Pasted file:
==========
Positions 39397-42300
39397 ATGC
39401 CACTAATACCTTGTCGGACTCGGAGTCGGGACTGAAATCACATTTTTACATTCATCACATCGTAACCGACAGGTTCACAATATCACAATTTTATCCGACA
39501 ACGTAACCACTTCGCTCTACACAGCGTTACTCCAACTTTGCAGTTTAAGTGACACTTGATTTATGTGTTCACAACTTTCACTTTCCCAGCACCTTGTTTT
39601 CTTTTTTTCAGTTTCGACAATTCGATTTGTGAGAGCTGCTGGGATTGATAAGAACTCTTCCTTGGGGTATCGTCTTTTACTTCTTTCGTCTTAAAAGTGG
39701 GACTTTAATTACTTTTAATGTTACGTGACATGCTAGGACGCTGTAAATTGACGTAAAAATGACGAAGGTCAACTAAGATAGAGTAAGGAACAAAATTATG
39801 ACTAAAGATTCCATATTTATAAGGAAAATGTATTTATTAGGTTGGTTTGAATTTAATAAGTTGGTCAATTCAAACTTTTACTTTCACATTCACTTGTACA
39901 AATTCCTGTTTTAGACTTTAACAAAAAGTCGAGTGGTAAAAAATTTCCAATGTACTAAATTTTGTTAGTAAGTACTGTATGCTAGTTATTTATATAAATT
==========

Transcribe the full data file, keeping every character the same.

Positions 39397-42300
39397 ATGC
39401 CACTAATACCTTGTCGGACTCGGAGTCGGGACTGAAATCACATTTTTACATTCATCACATCGTAACCGACAGGTTCACAATATCACAATTTTATCCGACA
39501 ACGTAACCACTTCGCTCTACACAGCGTTACTCCAACTTTGCAGTTTAAGTGACACTTGATTTATGTGTTCACAACTTTCACTTTCCCAGCACCTTGTTTT
39601 CTTTTTTTCAGTTTCGACAATTCGATTTGTGAGAGCTGCTGGGATTGATAAGAACTCTTCCTTGGGGTATCGTCTTTTACTTCTTTCGTCTTAAAAGTGG
39701 GACTTTAATTACTTTTAATGTTACGTGACATGCTAGGACGCTGTAAATTGACGTAAAAATGACGAAGGTCAACTAAGATAGAGTAAGGAACAAAATTATG
39801 ACTAAAGATTCCATATTTATAAGGAAAATGTATTTATTAGGTTGGTTTGAATTTAATAAGTTGGTCAATTCAAACTTTTACTTTCACATTCACTTGTACA
39901 AATTCCTGTTTTAGACTTTAACAAAAAGTCGAGTGGTAAAAAATTTCCAATGTACTAAATTTTGTTAGTAAGTACTGTATGCTAGTTATTTATATAAATT